Tag Archives: beta

OpenCL Cookbook: Compiling OpenCL with Ubuntu 12.10, Unity, AMD 12.11 beta drivers & AMD APP SDK 2.7

Continuing on in the OpenCL cookbook series here I present a post not about code but about environmental setup further diversifying the scope of the cookbook. It can be a real challenge for the uninitiated to install all the above and compile an opencl c or c++ program on linux. Here’s a short guide. First download and install ubuntu (duh!).

Install ubuntu build tools and linux kernel extras

Then install the following packages which are a prerequisite to the amd installers and the subsequent c/c++ compilation.

sudo apt-get update
sudo apt-get install build-essential
sudo apt-get install linux-source
sudo apt-get install linux-headers-generic

Then download AMD 12.11 beta drivers (amd-driver-installer-catalyst-12.11-beta-x86.x86_64.zip) and AMD APP SDK 2.7 (AMD-APP-SDK-v2.7-lnx64.tgz). Obviously download either 32bit or 64bit based on what your system supports.

AMD 12.11 beta drivers installation

Once you’ve done that install the AMD 12.11 beta drivers as root first. Installation is as simple as extracting the tarball, marking the script inside as executable and running the script as root. Reboot. After the reboot unity should start using the new AMD 12.11 beta driver and you’ll know it’s the beta because you’ll see a watermark at the bottom left of the screen saying ‘AMD Testing use only’. Note that the reason we’re using the beta here is because unity does not work with earlier versions of the driver. You get a problem where you see the desktop background and a mouse pointer but there’s no toolbar or status bar. But the 12.11 beta driver works which is great.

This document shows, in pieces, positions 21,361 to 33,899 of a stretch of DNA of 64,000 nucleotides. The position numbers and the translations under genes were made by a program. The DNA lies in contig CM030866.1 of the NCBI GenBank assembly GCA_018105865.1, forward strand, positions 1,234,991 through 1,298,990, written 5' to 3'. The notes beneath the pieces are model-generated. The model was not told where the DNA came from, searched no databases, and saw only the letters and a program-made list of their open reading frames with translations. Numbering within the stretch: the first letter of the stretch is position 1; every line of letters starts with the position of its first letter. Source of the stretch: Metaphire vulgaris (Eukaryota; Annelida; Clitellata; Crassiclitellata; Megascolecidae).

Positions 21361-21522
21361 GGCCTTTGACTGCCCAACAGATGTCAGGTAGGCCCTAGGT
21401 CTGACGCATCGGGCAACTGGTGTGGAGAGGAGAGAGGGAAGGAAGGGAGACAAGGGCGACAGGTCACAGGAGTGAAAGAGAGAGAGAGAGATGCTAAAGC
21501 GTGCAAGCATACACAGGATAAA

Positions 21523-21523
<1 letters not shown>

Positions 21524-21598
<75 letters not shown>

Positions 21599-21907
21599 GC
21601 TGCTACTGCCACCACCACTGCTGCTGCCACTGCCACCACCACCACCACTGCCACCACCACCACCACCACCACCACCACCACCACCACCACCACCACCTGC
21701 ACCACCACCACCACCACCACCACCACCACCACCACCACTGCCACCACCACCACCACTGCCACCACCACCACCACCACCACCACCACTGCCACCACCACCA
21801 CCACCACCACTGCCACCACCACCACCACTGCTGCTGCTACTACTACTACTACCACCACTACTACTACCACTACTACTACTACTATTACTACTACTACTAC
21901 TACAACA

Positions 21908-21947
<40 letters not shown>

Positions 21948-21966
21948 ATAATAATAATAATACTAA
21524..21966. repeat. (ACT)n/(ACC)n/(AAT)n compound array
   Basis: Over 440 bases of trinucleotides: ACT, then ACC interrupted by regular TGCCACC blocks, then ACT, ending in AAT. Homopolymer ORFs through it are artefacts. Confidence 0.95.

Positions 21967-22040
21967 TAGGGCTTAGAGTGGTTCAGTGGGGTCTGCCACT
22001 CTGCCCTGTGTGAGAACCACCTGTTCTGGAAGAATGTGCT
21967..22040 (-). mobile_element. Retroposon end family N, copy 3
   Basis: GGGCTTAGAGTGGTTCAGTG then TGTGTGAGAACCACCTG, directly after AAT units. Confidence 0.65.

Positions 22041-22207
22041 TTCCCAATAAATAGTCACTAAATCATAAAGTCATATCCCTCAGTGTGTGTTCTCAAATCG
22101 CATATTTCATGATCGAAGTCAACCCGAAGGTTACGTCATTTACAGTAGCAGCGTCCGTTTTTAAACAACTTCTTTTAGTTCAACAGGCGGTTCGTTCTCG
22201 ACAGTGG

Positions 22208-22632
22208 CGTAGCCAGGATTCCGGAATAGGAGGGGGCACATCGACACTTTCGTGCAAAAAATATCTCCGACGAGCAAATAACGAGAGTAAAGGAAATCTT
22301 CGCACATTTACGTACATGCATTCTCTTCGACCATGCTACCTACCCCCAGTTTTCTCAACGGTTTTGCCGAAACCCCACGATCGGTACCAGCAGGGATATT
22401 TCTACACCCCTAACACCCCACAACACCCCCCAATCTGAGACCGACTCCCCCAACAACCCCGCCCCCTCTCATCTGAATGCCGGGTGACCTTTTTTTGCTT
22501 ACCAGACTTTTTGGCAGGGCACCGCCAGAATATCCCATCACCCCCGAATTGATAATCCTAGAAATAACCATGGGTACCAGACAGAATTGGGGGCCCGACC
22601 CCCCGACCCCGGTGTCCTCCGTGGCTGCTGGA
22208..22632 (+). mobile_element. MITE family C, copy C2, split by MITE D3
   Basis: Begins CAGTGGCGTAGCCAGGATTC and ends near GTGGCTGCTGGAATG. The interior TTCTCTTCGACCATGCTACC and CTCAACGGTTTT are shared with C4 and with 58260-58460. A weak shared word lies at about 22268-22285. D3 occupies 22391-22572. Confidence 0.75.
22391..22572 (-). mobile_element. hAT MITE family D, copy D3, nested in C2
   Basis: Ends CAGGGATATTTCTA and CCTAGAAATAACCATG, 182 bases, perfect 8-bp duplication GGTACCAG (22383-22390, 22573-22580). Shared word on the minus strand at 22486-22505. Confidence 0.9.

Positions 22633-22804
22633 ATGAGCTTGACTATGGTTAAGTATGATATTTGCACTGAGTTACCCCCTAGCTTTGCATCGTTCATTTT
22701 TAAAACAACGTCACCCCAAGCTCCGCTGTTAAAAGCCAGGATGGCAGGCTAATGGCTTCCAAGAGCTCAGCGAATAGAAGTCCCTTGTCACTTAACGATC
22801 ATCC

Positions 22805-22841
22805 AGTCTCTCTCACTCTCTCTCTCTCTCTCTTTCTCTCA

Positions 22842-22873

AMD APP SDK 2.7 installation

Then install the AMD APP SDK 2.7 also as root. Again installation is very simple and exactly the same as for the beta driver above. The AMD beta drivers install a video driver and the OpenCL runtime. The AMD APP SDK install the SDK and also OpenCL and OpenGL runtimes. However if you’ve already installed the video driver first you’ll already have the OpenCL runtime on your system in /usr/lib/libamdocl64.so so the APP SDK won’t install another copy in its location of /opt/AMDAPP/lib/x86_64/libOpenCL.so. You’ll see some messages during installation that it’s skipping the opencl runtime and that’s absolutely fine for now.

Test your OpenCL environment

Now you should test your OpenCL environment by compiling and running an example c opencl program. Get my C file to list all devices on your system as an example calling it devices.c and compile as follows.

gcc -L/usr/lib -I/opt/AMDAPP/include devices.c -lamdocl64 -o devices.o # for c
g++ -L/usr/lib -I/opt/AMDAPP/include devices.c -lamdocl64 -o devices.o # for c++

Once compiled run the output file (devices.o) and if it works then you should output similar to that below.

1. Device: Tahiti
 1.1 Hardware version: OpenCL 1.2 AMD-APP (923.1)
 1.2 Software version: CAL 1.4.1741 (VM)
 1.3 OpenCL C version: OpenCL C 1.2 
 1.4 Parallel compute units: 32
2. Device: Intel(R) Xeon(R) CPU E5-2687W 0 @ 3.10GHz
 2.1 Hardware version: OpenCL 1.2 AMD-APP (923.1)
 2.2 Software version: 2.0 (sse2,avx)
 2.3 OpenCL C version: OpenCL C 1.2 
 2.4 Parallel compute units: 32

Enabling multiple gpus for OpenCL